Is Cancer History Associated With Assets, Debt, and Net Worth in the United States?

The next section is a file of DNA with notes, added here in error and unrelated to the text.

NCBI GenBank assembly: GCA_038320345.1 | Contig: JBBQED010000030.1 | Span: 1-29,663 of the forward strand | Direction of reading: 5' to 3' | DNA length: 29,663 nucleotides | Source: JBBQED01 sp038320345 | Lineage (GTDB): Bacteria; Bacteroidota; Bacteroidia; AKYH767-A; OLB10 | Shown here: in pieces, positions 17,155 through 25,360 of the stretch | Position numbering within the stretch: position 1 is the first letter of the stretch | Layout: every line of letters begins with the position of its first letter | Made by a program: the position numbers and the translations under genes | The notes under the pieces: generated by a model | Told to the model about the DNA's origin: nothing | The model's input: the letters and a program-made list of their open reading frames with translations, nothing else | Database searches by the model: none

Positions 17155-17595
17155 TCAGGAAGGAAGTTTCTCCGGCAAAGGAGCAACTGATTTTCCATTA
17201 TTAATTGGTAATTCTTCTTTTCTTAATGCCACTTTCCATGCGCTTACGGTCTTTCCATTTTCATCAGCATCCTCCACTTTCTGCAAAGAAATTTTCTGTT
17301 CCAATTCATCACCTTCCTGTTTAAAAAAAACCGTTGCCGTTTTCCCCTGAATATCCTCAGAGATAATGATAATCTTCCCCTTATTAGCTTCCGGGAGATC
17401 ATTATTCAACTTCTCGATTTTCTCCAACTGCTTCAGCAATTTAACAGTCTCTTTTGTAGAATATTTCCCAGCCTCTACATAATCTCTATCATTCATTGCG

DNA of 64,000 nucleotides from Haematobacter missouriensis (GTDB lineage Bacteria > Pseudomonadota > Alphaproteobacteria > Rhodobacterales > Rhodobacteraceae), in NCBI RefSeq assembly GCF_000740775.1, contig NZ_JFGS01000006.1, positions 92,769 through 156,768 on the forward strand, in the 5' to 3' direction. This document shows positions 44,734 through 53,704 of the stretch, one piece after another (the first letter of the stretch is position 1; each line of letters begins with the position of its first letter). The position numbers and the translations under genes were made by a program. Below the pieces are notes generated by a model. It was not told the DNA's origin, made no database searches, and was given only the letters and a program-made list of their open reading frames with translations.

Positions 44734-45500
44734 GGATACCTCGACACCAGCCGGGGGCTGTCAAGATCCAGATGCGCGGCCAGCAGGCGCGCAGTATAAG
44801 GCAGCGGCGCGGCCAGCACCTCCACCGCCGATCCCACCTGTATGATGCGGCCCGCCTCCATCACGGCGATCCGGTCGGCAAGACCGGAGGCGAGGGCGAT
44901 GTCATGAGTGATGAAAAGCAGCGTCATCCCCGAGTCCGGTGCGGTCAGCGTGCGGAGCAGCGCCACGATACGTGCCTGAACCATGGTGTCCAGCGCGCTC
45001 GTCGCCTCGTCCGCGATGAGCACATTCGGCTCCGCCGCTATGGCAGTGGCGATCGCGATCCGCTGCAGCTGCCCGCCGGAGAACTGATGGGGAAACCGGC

Is Cancer History Associated With Assets, Debt, and Net Worth in the United States? Background: Financial hardships experienced by cancer survivors have become a prominent public health issue in the United States. Few studies of financial hardship have assessed financial holdings, including assets, debts, and their values, associated with a cancer history. Methods: Using the 2008–2011 Medical Expenditure Panel Survey, we identified 1603 cancer survivors and 34 915 individuals age 18–64 years without a cancer history to assess associations between self-reported cancer history and assets, debts, and net worth. Distributions of self-reported asset and debt ownership, their values, and net worth were compared for adults with and without a cancer history with chi-square statistics. Multivariable ordered probit regression analysis was conducted to assess the association between cancer history and net worth using a two-sided Wald test. All analyses were stratified by age group (18–34, 35–44, 45–54, and 55–64 years). Statistical tests were two-sided. Results: Among those age 45–54 years, cancer survivors had a lower proportion of home ownership than individuals without a cancer history (59.0% vs 67.1%, P ¼ .0014) and were statistically significantly more likely to have negative net worth (– $3000) and less likely to have positive net worth ($3000). Cancer survivors were more likely to have debt than individuals without a cancer history, especially among those age 18–34 years (41.3% vs 27.1%, P < .001). Conclusions: Cancer history is associated with lower asset ownership, more debt, and lower net worth, especially in survivors age 45–54 years. Longitudinal studies of financial holdings will be important to inform development of interven- tions to reduce financial hardship. The number of cancer survivors is expected to grow from 15.5 health insurance. Consequently, the medical costs associated million in 2016 to 20.3 million by 2026 in the United States (1) with cancer have led to considerable financial hardship for due to an aging and growing population and increasing sur- survivors, especially the working-age population and their fami- vival resulting from improvements in early detection and lies (6). Recent studies estimated that between 13% and 34% of treatment. The cost of cancer treatment is also expected to working-age cancer survivors (age 18–64 years) report ever hav- increase over this time. The average launch price of a new ing to borrow money or go into debt because of cancer, its treat- therapeutic agent in oncology has increased by an average of ment, or lasting effects of treatment (6,7), about six times the $8500 per year (2), from 1995 to 2013, and currently novel anti- proportion of cancer survivors age 65 years and older (6). cancer drugs can cost more than $60 000 for a month of treat- Younger age (<40) is also associated with up to 10 times the ment (3). Cancer survivors and their family caregivers may rate of bankruptcy filings among cancer survivors (8). also experience limitations in ability to work (4,5), reducing Empirical studies have demonstrated that financial hardship household income and limiting access to employer-based is associated with lower adherence to cancer treatments (9–12), Received: November 21, 2017; Revised: January 19, 2018; Accepted: February 14, 2018 Published by Oxford University Press 2018. This work is written by US Government employees and is in the public domain in the US. This Open Access article contains public sector information licensed under the Open Government Licence v2.0 (http://www.nationalarchives.gov.uk/doc/open-government-licence/version/2/). 1of 7 Downloaded from https://academic.oup.com/jncics/article-abstract/2/2/pky004/5026705 by Ed 'DeepDyve' Gillespie user on 21 June 2018 2of 7 | JNCI J Natl Cancer Inst, 2018, Vol. 0, No. 0 lower quality of life and perceived quality of care (13,14), and The comparison group included 34 915 individuals age 18–64 subsequently poorer health outcomes, including increased mor- years without a self-reported history of cancer. tality (15). Thus, financial hardship is also an increasingly sig- nificant social and public health issue. Measures As mentioned previously, material measures of financial hardship are typically measured as out-of-pocket spending by Sample Characteristics survivors for their medical care and health care in general and Sample characteristics for adults with and without a self- productivity loss, including lost income, missed work days, in- reported cancer history included age (18–34, 35–44, 45–54, and ability to participate in usual activities, or family members’ per- 55–64 years), sex, race/ethnicity (non-Hispanic white and other), sonal leave from work. However, the scope of financial marital status (married and not married/other), educational at- hardship in cancer survivors is not particularly well understood, tainment (<high school and high school), family size (1, 2 [eg, and few studies have assessed the underlying financial hold- husband and wife or parent and child], and 3þ), family income ings, including ownership of assets, debts, and their values, as as percentage of the federal poverty line (FPL; <399%, and novel measures of financial hardship of individuals following a 400%), employment (employed and not employed), health in- cancer diagnosis compared with those without a cancer history. surance type (private, any public, uninsured), and survey year. An older study used data from the 2002 Health and Retirement Comorbid conditions were identified with a series of questions Study to examine assets in cancer survivors and individuals about whether a doctor or other health professional ever told without a cancer history age 55 years and older, but information the person they had any MEPS priority condition, including ar- was not available about the working-age population younger thritis, asthma, diabetes, emphysema, coronary heart disease, than age 55 years, which is likely to be most vulnerable to the hypertension, stroke, angina, and high cholesterol. Comorbid risk of financial hardship (16). In addition, these data were col- conditions were categorized by the number of MEPS priority lected before more modern high-cost cancer care and did not in- medical conditions (0, 1, 2þ). Time since cancer diagnosis and clude any information about debt or net worth. Other studies of receipt of any cancer treatment during the year of the survey debt in cancer survivors have been limited by lack of a compari- were measured only for cancer survivors. son group without a cancer history (6,7) or have been conducted in defined geographic regions and were not representative of Measures of Wealth the US population (8). In this study, we used nationally repre- Measures of wealth included financial assets, debt, and net sentative data to assess the association between a cancer his- worth, which were estimated as previously described by tory and asset ownership, debts, and net worth among working- Bernard et al. (17). Briefly, total financial assets included owner- age individuals age 18–64 years. ship and value of first home, vehicles, checking and savings accounts, other financial assets (ie, money market funds, stocks, government and corporate bonds, mutual funds, certifi- Methods cates of deposit), individual retirement accounts (ie, IRA, Keogh and 401(k)), other properties (ie, second homes, rental real es- Data Source and Study Population tate, a business or farm, boats, trailer, or other recreational vehicles). Total debt included ownership and value of debts re- This cross-sectional study used data from the 2008–2011 lated to home, vehicles, second homes, rental real estate, a Medical Expenditure Panel Survey (MEPS) Household business or farm, boats or other recreational vehicles, credit Component sponsored by the Agency for Healthcare Research card balances, debts owed to medical providers, life insurance and Quality (AHRQ). The MEPS is an ongoing nationally repre- policy loans, loans from relatives and other significant sources. sentative survey of health insurance, access to care, utilization, Net worth was estimated as the value of all assets minus debts. and health care expenditures in the US civilian noninstitution- Given that economic resources are shared among family mem- alized population. In-person interviews are conducted with a bers, measures of assets, debt, and income were estimated at family member who typically responds for all family members the family level in MEPS. We categorized net worth using a in the household over a two-year period consisting of five $3000 cutoff (negative net worth  –$3000; –$2999  net worth rounds of interviews. Asset and debt data are collected in round þ$2999; and positive net worth þ$3000) to represent monthly 5 only and are considered restricted use (only available through median household income after approximately 30% tax deduc- the AHRQ Data Center); 2008–2011 are the most recently avail- tions in the period these data were collected, 2008–2011 (22–24). able years of the survey with edited and reliable asset and debt data (17). MEPS estimate of net worth and asset holdings com- pare well to the Survey of Income and Program Participation Analyses (SIPP), and MEPS is comparable along many dimensions to the Survey of Consumer Finances (SCF), (17,18). These survey years Descriptive statistics were calculated for all sample demo- had a combined average annual response rate ranging from 54% graphic and socioeconomic characteristics. Distributions of self- to 59%. More information about survey design and content is reported asset and debt ownership, their values, and net worth available from http://www.meps.ahrq.gov/mepsweb/. were compared for adults with and without a cancer history We identified 1603 working-age cancer survivors age 18–64 with chi-square statistics. Analyses were stratified by age group years based on responses to the question “Have you ever been (18–34, 35–44, 45–54, and 55–64 years) to reflect phases of the life told by a doctor or other health professional that you had cancer course with respect to debt and asset accumulation. or a malignancy of any kind?” Individuals who did not respond Multivariable ordered probit regression analysis was con- to this question were excluded from the study. Consistent with ducted to assess the association between cancer history and net prior studies, individuals who reported only a diagnosis of non- worth. We present unadjusted, partially adjusted, and fully ad- melanoma skin cancer were not classified as cancer survivors justed predicted probabilities of cancer history and each of the and were included in the comparison group (19–21). net worth categories to first evaluate the effects of patient Downloaded from https://academic.oup.com/jncics/article-abstract/2/2/pky004/5026705 by Ed 'DeepDyve' Gillespie user on 21 June 2018 M. Doroudi et al. | 3 of 7 demographic characteristics and then the addition of socioeco- 45–54 years were statistically significantly more likely to have a nomic characteristics on these associations. Partially adjusted negative net worth and statistically significantly less likely to model covariates included sex, race/ethnicity, marital status, have a positive net worth than those individuals without a his- and number of comorbid conditions. Additional covariates in tory of cancer (1.5%, 95% confidence interval [CI] ¼ 0.2 to 2.7, the fully adjusted models were educational attainment, family and –4.7%, 95% CI ¼ –9.0 to –0.6, respectively). Cancer survivors size, family income as percentage of FPL, employment status, in the 18–34 age category were also more likely to have a nega- type of health insurance, and survey year. All estimates were tive net worth and less likely to have a positive net worth (2.3%, weighted to account for the MEPS complex survey design and 95% CI ¼ –0.2 to 4.7, and –5.8%, 95% CI ¼ –12.1 to 0.5, respec- survey nonresponse using Stata, version 13.1 (College Station, tively), although this was only statistically significant in unad- TX, USA). Two-sided P values were calculated using the Wald justed and partially adjusted models. test. Comparisons with P values of less than .05 were considered statistically significant. Discussion Results Using nationally representative data from the MEPS, we found that among those age 45–54 years, cancer survivors had a lower Compared with individuals without a cancer history, survivors proportion of home ownership than individuals without a can- were relatively older (47.3% vs 17.8% age 55–64 years), mostly fe- cer history. They were also more likely to have a negative net male (65.9% vs 49.8%), and less likely to be employed (64.2% vs worth, even after controlling for key sociodemographic charac- 76.1%) (Table 1). Cancer survivors were also more likely to have teristics, including educational attainment, family income as a two or more comorbid conditions (49.9% vs 23.9%) and less likely percentage of the FPL, employment status, and type of health to not have any comorbid conditions (25.9% vs 52.6%) than those insurance, as well as prevalence of other comorbid conditions, without a cancer history. Cancer survivors were less likely to be which are more common among cancer survivors. The propor- uninsured and more likely to have higher educational attainment tion of cancer survivors with debt was higher than individuals and higher income as a percentage of the FPL. Of the cancer survi- without a history of cancer, especially in the 18–34 years age vors, the clear majority were more than two years since first can- group. These findings suggest that, compared with those with- cer diagnosis (81.6%) and not receiving cancer treatment at the out a cancer history, working-age individuals with a history of time of the survey (81.8%). Therefore, the sample of cancer survi- cancer have less financial stability, even many years after a can- vors was comprised mainly of longer-term cancer survivors with cer diagnosis. Longitudinal population-based studies will be im- at least one additional chronic condition. portant to assessing causality, patterns of debt, assets, and net worth throughout the cancer survivorship experience and to informing the development of interventions to reduce financial Asset Ownership hardship. Asset ownership was higher among cancer survivors and indi- Our study contributes to a growing body of research (25) doc- viduals without a cancer history in the older age groups than umenting the financial hardships associated with a cancer diag- the younger age groups. Among the group age 45 to 54 years, nosis, including 1) material conditions that develop as a result the proportion reporting family home ownership was statisti- of out-of-pocket expenses and lower income from inability to cally significantly lower for cancer survivors than those without work, 2) psychological responses to costs associated with diag- a cancer history (59.0% vs 67.1%, P ¼ .0014) (Figure 1). Asset own- nosis, its treatment, and lasting effects of treatment, and 3) cop- ership was similar for cancer survivors and individuals without ing behaviors used to manage increased expenditures and a cancer history in the other age groups. reduced income during and following cancer care. These coping behaviors may include filling a prescription or delaying the start of a treatment (12,26), nonadherence to treatment (27), or aban- Debt donment of a therapy (28). Given the late- and long-term effects associated with treatment, increased risk of second cancers (29– Among those age 18 to 34 years, a statistically significantly 31) and other chronic conditions (32), and the need for contin- higher proportion of cancer survivors reported debt ownership ued surveillance, such behaviors may adversely affect health than individuals without a cancer history (41.3% vs 27.1%, P < outcomes among cancer survivors and result in higher medical .001) (Figure 1; Appendix Table 1). In the group age 45–54 years, expenditures and increased risk of mortality (13,15,33–36). cancer survivors also had a higher proportion of debt ownership Recent studies have highlighted the elevated economic burden than individuals without a cancer history, although the differ- associated with additional chronic conditions among cancer ence was only marginally significant (36.5% vs 32.1%, P ¼ .06). survivors (20,37). To our knowledge, our measures of financial hardship are novel, and the prevalence of both debt and assets or net worth has not been assessed using the MEPS or other Net Worth data sources for working-age adults with other conditions, such The summary of assets and debt values for cancer survivors as heart disease, or in adults identified as having high medical and individuals without a cancer history who reported owner- spending in the past year. As a result, it is unclear whether our ship is shown in Figure 2. No statistically significant differences findings are specific to cancer survivors or are also consistent were observed in the reported mean assets and debt values of for adults with other conditions having high medical costs com- cancer survivors compared with individuals without a history pared with similar adults without those conditions. These will of cancer in the same age groups. be important areas for additional research. Relative to those without a history of cancer, the unadjusted We found that assets and net worth, at the time of the sur- and adjusted likelihood of cancer survivors falling into three net vey, varied substantially by age group for both cancer survivors worth categories is depicted in Table 2. Cancer survivors age and individuals without a cancer history, with greatest home Downloaded from https://academic.oup.com/jncics/article-abstract/2/2/pky004/5026705 by Ed 'DeepDyve' Gillespie user on 21 June 2018 4of 7 | JNCI J Natl Cancer Inst, 2018, Vol. 0, No. 0 Table 1. Characteristics of sample population ownership and asset value in the older age groups (ie, 45–54 and 55–64 years). While not unexpected, these data suggest that No history of considerations of life course are critical in the evaluation of fi- Cancer survivor cancer nancial hardship. (n ¼ 1603) (n ¼ 34 915) An older study examined assets and cancer history, based on the 2002 Health and Retirement Study in older Americans No. No. Chi- (55 years, mean age ¼ 68 and 69 years for men and women, re- (weighted %) (weighted %) square P spectively) (16). Cancer survivors were defined as those who Age, y were diagnosed four or more years before the survey and did 18–34 192 (10.6) 13 513 (38.2) <.01 not receive treatment for their cancer in the preceding two 35–44 241 (14.3) 7772 (21.4) <.01 years. This study referred to net worth but only measured the 45–54 457 (27.8) 7796 (22.6) <.01 sum of housing equity and other assets and, unlike our study, 55–64 713 (47.3) 5834 (17.8) <.01 did not incorporate debt into the measure. Further, the study Sex found that male cancer survivors and those without a history of Male 482 (34.1) 1 612 (50.2) <.01 cancer had similar income and assets, but differed somewhat in Female 1121 (65.9) 18 303 (49.8) <.01 net worth, although no association was observed between can- Race/ethnicity cer history and assets among females (16). In our study, we did White, non-Hispanic 1055 (80.6) 15 153 (64.4) <.01 not have a sufficient sample to stratify our measures by both Black, Hispanic, other 548 (19.4) 19 762 (35.6) <.01 age group and sex. Exploring the effects of key demographic Marital status and socioeconomic characteristics on asset and debt accumula- Married 882 (59.5) 17 759 (52.5) <.01 tion over the life course will be an important area for future Not married 721 (40.5) 17 156 (47.5) <.01 research. Education* The MEPS is the only nationally representative database Less than high school 280 (11.9) 8492 (17.2) <.01 containing specific questions devoted to asset and debt catego- High school grad/ 1319 (88.1) 26 264 (82.8) <.01 college ries (ie, home ownership, car ownership, debts related to home, Family size vehicles, and businesses) for adults of all ages and types of Single 292 (20.2) 4847 (17.1) <.01 health insurance, as well as the uninsured. However, these Dyad 579 (38.9) 7956 (26.6) <.01 unique data were only available through 2011, prior to imple- 3þ 732 (40.9) 22 112 (56.2) <.01 mentation of many changes in health insurance as part of the Family income, % FPL Affordable Care Act (ACA). Our results provide important base- <399 1017 (53.5) 24 293 (59.1) <.01 line information in evaluating the effects of the ACA and other 400þ 586 (46.5) 10 604 (40.9) <.01 insurance changes on debt accumulation, safeguarding of Employment status household assets, and risk of financial hardship for cancer sur- Employed 956 (64.2) 25 165 (76.1) <.01 vivors. Several provisions of the ACA are especially relevant to Retired/not employed/ 647 (35.8) 9750 (23.9) <.01 cancer survivors, including Medicaid eligibility expansions in other some states, allowing dependent children to remain on their Health insurance parents’ employment-based health insurance until age 26 years, Private 1029 (73.8) 21 266 (70.7) <.01 elimination of annual and lifetime limits on coverage for essen- Public only 357 (15.7) 5155 (10.5) <.01 tial health benefits, caps on out-of-pocket spending, and insur- Uninsured 217 (10.5) 8494 (18.8) <.01 ance premium tax credits and cost-sharing subsidies for No. of comorbid conditions individuals and families who meet eligibility requirements (7). 0 409 (25.9) 18 743 (52.6) <.01 As additional years of the MEPS asset module data become 1 364 (24.2) 7946 (23.5) .96 available, further investigations of the effects of changes in 2þ 830 (49.9) 8226 (23.9) <.01 health insurance coverage in working-age adults are warranted. Year 2008 343 (20.6) 7030 (20.9) .22 Although this study provides unique information about 2009 466 (29.2) 10 360 (27.9) .61 measures of wealth, including assets, debt, and net worth, and 2010 427 (27) 9276 (27.7) .95 will inform future studies of financial hardship, certain limita- 2011 367 (23.2) 8249 (23.4) .5 tions should be noted. First, not all MEPS participants completed Years since first cancer diagnosis the MEPS assets module in round 5, but the distributions of soci- 1 206 (13.1) N/A odemographic characteristics, including age, sex, race/ethnicity, 2–5 459 (28.8) marital status, educational attainment, and number of MEPS 6–9 267 (16.1) priority conditions, in our sample and in other studies of cancer 10–19 358 (22.7) survivors and individuals without a cancer history using the 20 213 (14) MEPS are similar (20). Second, our study data, including finan- Missing 100 (5.3) cial holdings and cancer history, were self-reported and there- In treatment† fore subject to recall bias and misclassification. Third, for Yes 274 (18.2) cancer survivors, we did not have information about stage at di- No 1329 (81.8) agnosis, types of treatment(s) received, cancer recurrence, and other clinical characteristics likely to be associated with treat- *Out of 1603 cancer survivors, four had missing values for educational attain- ment. Out of 34 915 individuals without a history of cancer, 159 had missing val- ment. Fourth, the small number of survivors with specific can- ues. FPL ¼ federal poverty level. cers in our sample precluded us from reporting the results by †In treatment was defined as receiving chemotherapy or radiation therapy for a cancer type. Patterns of asset and debt accumulation and em- cancer condition in either an outpatient or office-based setting or having a pre- ployment options may vary substantially by cancer type and scription for an antineoplastic medication. age at diagnosis. For example, survivors of pediatric cancers Downloaded from https://academic.oup.com/jncics/article-abstract/2/2/pky004/5026705 by Ed 'DeepDyve' Gillespie user on 21 June 2018 M. Doroudi et al. | 5 of 7 Figure 1. Home and debt ownership by cancer status. A) Home ownership by cancer status. P ¼ .0014 for age group 45–54 years, chi-square test. B) Debt ownership by cancer status. P < .001 for age group 18–34 years, chi-square test. *P < .05. who received treatment during key developmental stages may trends), and we included survey year in our multivariable analy- have significant late and lasting effects of cancer and its treat- ses. As a result, we do not believe that any specific year had a ment that affect employment, whereas early-stage breast can- particular impact on our findings. Nonetheless, it is possible cer survivors with limited treatment may have few health that the economic downtown might have affected cancer survi- effects and little employment disruption. Fifth, because the can- vors more than other Americans in their assets, debts, and net cer diagnosis question refers to cancer or malignancy of any worth as survivors were more susceptible to changes in employ- kind, it may have included individuals with pre-invasive dis- ment and health insurance coverage or faced greater expenses ease. However, any misclassification of cancer history would due to their cancer diagnosis and greater comorbidity. Future likely bias our comparisons with individuals without a cancer studies are needed to confirm the magnitudes of difference ob- history to a null association. Sixth, although a previous study served in our study. Finally, as our study was cross-sectional surmised that poverty could place patients at greater risk for across MEPS interview years, we were unable to assess the certain types of cancer (38), this doesn’t seem to be the mecha- causal nature of the observed associations. nism in our sample. The cancer survivors in our study had Our cross-sectional study provides evidence of material higher insurance coverage, education level, and income. measures of financial hardship that working-age cancer survi- Further longitudinal studies are needed to tease apart whether vors and their households may experience. We assessed the as- cancer itself is the cause of poverty. Seventh, the most recent sociation between cancer history and the components of net years of the assets section available were 2008–2011, which may worth and identified the age groups most affected by a cancer not reflect current values. These years include the recent eco- diagnosis. We found that cancer history has an association with nomic downturn in the United States. However, the proportion asset ownership, debt, and net worth, especially in those age of cancer survivors and individuals without a cancer history in- 45–54 years. Longitudinal studies that assess the causality and cluded for each year were similar, our study compared cancer patterns of financial holdings throughout the cancer experience survivors and individuals without a cancer history (rather than are warranted. Downloaded from https://academic.oup.com/jncics/article-abstract/2/2/pky004/5026705 by Ed 'DeepDyve' Gillespie user on 21 June 2018 6of 7 | JNCI J Natl Cancer Inst, 2018, Vol. 0, No. 0 Figure 2. Debts and assets values (2011 dollars) in cancer survivors and in individuals without a cancer history who reported ownership by age group. A) Owned assets and debt values in age group 18–34 years by cancer status. Error bars represent the 95% confidence interval. B) Owned assets and debt values in age group 35–44 years by cancer status. Error bars represent the 95% confidence interval. C) Owned assets and debt values in age group 45–54 years by cancer status. Error bars represent the 95% confidence interval. D) Owned assets and debt values in age group 55–64 years by cancer status. Error bars represent the 95% confidence interval. Other asset value refers to the values of all assets not including primary home and cars. Any asset value refers to the values of all assets. Table 2. Cancer survivors and net worth categories relative to individuals without a history of cancer Age group, y Unadjusted Mar eff (95% CI) Partially adjusted Mar eff (95% CI) Fully adjusted Mar eff (95% CI) Negative net worth  –$3000 18–34 0.034* (0.008 to 0.060) 0.034* (0.009 to 0.060) 0.023 (–0.002 to 0.047) 35–44 0.025 (–0.001 to 0.051) 0.019 (–0.006 to 0.044) 0.010 (–0.013 to 0.033) 45–54 0.026* (0.009 to 0.042) 0.023* (0.008 to 0.038) 0.015* (0.002 to 0.027) 55–64 0.002 (–0.009 to 0.013) 0.007 (–0.002 to 0.016) 0.005 (–0.002 to 0.012) –$2999  net worth þ$2999 18–34 0.046* (0.011 to 0.081) 0.048* (0.012 to 0.085) 0.035 (–0.003 to 0.073) 35 44 0.030 (–0.001 to 0.062) 0.025 (–0.008 to 0.059) 0.016 (–0.021 to 0.053) 45–54 0.038* (0.014 to 0.063) 0.041* (0.014 to 0.068) 0.033* (0.004 to 0.062) 55–64 0.004 (–0.019 to 0.026) 0.018 (–0.006 to 0.042) 0.017 (–0.009 to 0.043) Positive net worth þ$3000 18–34 –0.080* (–0.141 to –0.018) –0.083* (–0.145 to –0.020) –0.058 (–0.121 to 0.005) 35–44 –0.055 (–0.114 to 0.002) –0.045 (–0.104 to 0.015) –0.026 (–0.086 to 0.034) 45–54 –0.064* (–0.105 to –0.023) –0.063* (–0.105 to –0.022) –0.047* (–0.090 to –0.006) 55–64 –0.006 (–0.038 to 0.027) –0.025 (–0.058 to 0.008) –0.022 (–0.054 to 0.011) *P < .05. Marginal effect (Mar eff) shows the discrete change in probability when cancer status changes from 0 (without a history of cancer) to 1 (cancer survivor). Partially adjusted model covariates included sex, race/ethnicity, marital status, and number of comorbid conditions. Additional covariates in the fully adjusted models were educational attainment, family size, family income as percentage of the federal poverty level, employment status, type of health insurance, and survey year. CI ¼ confidence interval. Program, American Cancer Society, Atlanta, GA (XH); Office of Notes Health Policy, US Department of Health and Human Services, Affiliations of authors: Early Detection Branch, Division of Washington, DC (KRY). Cancer Prevention, National Cancer Institute, Bethesda, MD The authors are grateful to Dr. Paul F. Pinsky and Dr. Barry (MD); Surveillance Research Program, Division of Cancer Control Kramer (National Cancer Institute) and Dr. Didem Bernard and and Population Sciences, National Cancer Institute, Rockville, Mr. Ray Kuntz (AHRQ) for assistance in study design, data as- MD (DC); The Center for Health Research, Kaiser Permanente, sembly, and providing us with the most recent literature. The Portland, OR (MPB); Surveillance and Health Services Research findings and conclusions in this article are those of the authors Downloaded from https://academic.oup.com/jncics/article-abstract/2/2/pky004/5026705 by Ed 'DeepDyve' Gillespie user on 21 June 2018 M. Doroudi et al. | 7 of 7 11. Farias AJ, Du XL. Association between out-of-pocket costs, race/ethnicity, and do not necessarily represent the official position of the and adjuvant endocrine therapy adherence among medicare patients with National Cancer Institute or the Department of Health and breast cancer. J Clin Oncol. 2017;35(1):86–95. 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Annual Meeting of Society for Medical Decision Making confer- Association of financial strain with symptom burden and quality of life for ence in Vancouver, Canada, October 23–26, 2016. patients with lung or colorectal cancer. J Clin Oncol. 2016;34(15):1732–1740. 15. Ramsey SD, Bansal A, Fedorenko CR, et al. Financial insolvency as a risk fac- tor for early mortality among patients with cancer. J Clin Oncol. 2016;34(9): 980–986. Appendix 16. Norredam M, Meara E, Landrum MB, Huskamp HA, Keating NL. Financial sta- tus, employment, and insurance among older cancer survivors. J Gen Intern Med. 2009;24(Suppl 2):S438–S445. 17. Bernard DM, Banthin JS, Encinosa WE. Wealth, income, and the affordability Appendix Table 1. Asset ownership by age group of health insurance. Health Aff (Millwood). 2009;28(3):887–896. 18. Panel on Measuring Medical Care Risk in Conjunction with the New Without a Supplemental Income Poverty Measure, O’Grady MJ, Wunderlich GS. Medical Cancer survivor cancer history P Care Economic Risk : Measuring Financial Vulnerability From Spending on Medical (n ¼ 1603) (n ¼ 34 915) Care. Washington, DC: National Academies Press; 2012. 19. Yabroff KR, Guy GP Jr, Ekwueme DU, et al. Annual patient time costs associ- No. (weighted %) No. (weighted %) ated with medical care among cancer survivors in the United States. Med Care. 2014;52(7):594–601. Asset owner, age 18–34 y 20. Guy GP Jr, Ekwueme DU, Yabroff KR, et al. Economic burden of cancer survi- Home 42 (24.6) 2281 (21) .32 vorship among adults in the United States. J Clin Oncol. 2013;31(30): Transportation Vehicle 111 (63.6) 7131 (59.1) .26 3749–3757. Other assets 108 (64.4) 6826 (59.8) .32 21. Yabroff KR, Lawrence WF, Clauser S, Davis WW, Brown ML. Burden of illness in cancer survivors: Findings from a population-based national sample. J Natl Any assets 134 (77.4) 8934 (73.8) .34 Cancer Inst. 2004;96(17):1322–1330. Asset owner, age 35–44 y 22. US Census Bureau. Household income for states: 2010 and 2011. https:// Home 117 (58.6) 3829 (57.8) .83 www.census.gov/prod/2012pubs/acsbr11-02.pdf. Accessed January 25, 2017. Transportation Vehicle 178 (80.7) 5762 (79.7) .75 23. US Census Bureau. Household income for states: 2007 and 2008. https:// www.census.gov/prod/2009pubs/acsbr08-2.pdf. Accessed January 25, 2017. Other assets 159 (74.8) 5135 (74.8) .99 24. US Census Bureau. Household income for states: 2009 and 2010. https:// Any assets 203 (89.4) 6512 (88.8) .78 www.census.gov/prod/2011pubs/acsbr10-02.pdf. Accessed January 25, 2017. Asset owner, age 45–54 y 25. Altice CK, Banegas MP, Tucker-Seeley RD, Yabroff KR. Financial hardships ex- Home 237 (59) 4648 (67.1) .00* perienced by cancer survivors: A systematic review. J Natl Cancer Inst. 2017; 109(2):djw205. Transportation Vehicle 351 (82.4) 5866 (80.9) .50 26. Huntington SF, Weiss BM, Vogl DT, et al. Financial toxicity in insured patients Other assets 301 (71.9) 5362 (76.5) .08 with multiple myeloma: A cross-sectional pilot study. Lancet Haematol. 2015; Any assets 385 (89.0) 6696 (90.5) .26 2(10):e408–e416. Asset owner, age 55–64 y 27. Zullig LL, Peppercorn JM, Schrag D, et al. Financial distress, use of cost-coping strategies, and adherence to prescription medication among patients with Home 486 (73.4) 3846 (72.3) .59 cancer. J Oncol Pract. 2013;9(6 suppl):60s–63s. Transportation Vehicle 567 (83.6) 4422 (81.4) .19 28. Streeter SB, Schwartzberg L, Husain N, Johnsrud M. Patient and plan charac- Other assets 534 (80.7) 4245 (79.5) .47 teristics affecting abandonment of oral oncolytic prescriptions. J Oncol Pract. Any assets 641 (93.1) 5140 (92.0) .33 2011;7(3 suppl):46s–51s. 29. Berrington de Gonzalez A, Wong J, Kleinerman R, Kim C, Morton L, Bekelman JE. Risk of second cancers according to radiation therapy technique and mo- *P < .05. dality in prostate cancer survivors. Int J Radiat Oncol Biol Phys. 2015;91(2): 295–302. 30. Grantzau T, Overgaard J. Risk of second non-breast cancer after radiotherapy for breast cancer: A systematic review and meta-analysis of 762,468 patients. References Radiother Oncol. 2015;114(1):56–65. 31. Lee JS, DuBois SG, Coccia PF, Bleyer A, Olin RL, Goldsby RE. Increased risk of 1. American Cancer Society. Cancer Treatment & Survivorship Facts & Figures 2016- second malignant neoplasms in adolescents and young adults with cancer. 2017. Atlanta: American Cancer Society; 2016. Cancer. 2016;122(1):116–123. 2. Howard DH, Bach PB, Berndt ER, Conti RM. Pricing in the market for antican- 32. Bluethmann SM, Mariotto AB, Rowland JH. Anticipating the “Silver cer drugs. J Econ Perspect. 2015;29(1):139–62. Tsunami”: Prevalence trajectories and comorbidity burden among older can- 3. Bach PB. Why drugs cost so much. New York Times. January 14, 2015. cer survivors in the United States. 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Cost sharing and burden of chronic conditions among survivors of cancer in the United States. adherence to tyrosine kinase inhibitors for patients with chronic myeloid J Clin Oncol. 2017;35(18):2053–2061. leukemia. J Clin Oncol. 2014;32(4):306–311. 38. Boscoe FP, Johnson CJ, Sherman RL, Stinchcomb DG, Lin G, Henry KA. The re- 10. Neugut AI, Subar M, Wilde ET, et al. Association between prescription co- lationship between area poverty rate and site-specific cancer incidence in payment amount and compliance with adjuvant hormonal therapy in the United States. Cancer. 2014;120(14):2191–2198. women with early-stage breast cancer. J Clin Oncol. 2011;29(18):2534–2542. Downloaded from https://academic.oup.com/jncics/article-abstract/2/2/pky004/5026705 by Ed 'DeepDyve' Gillespie user on 21 June 2018 http://www.deepdyve.com/assets/images/DeepDyve-Logo-lg.png JNCI Cancer Spectrum Oxford University Press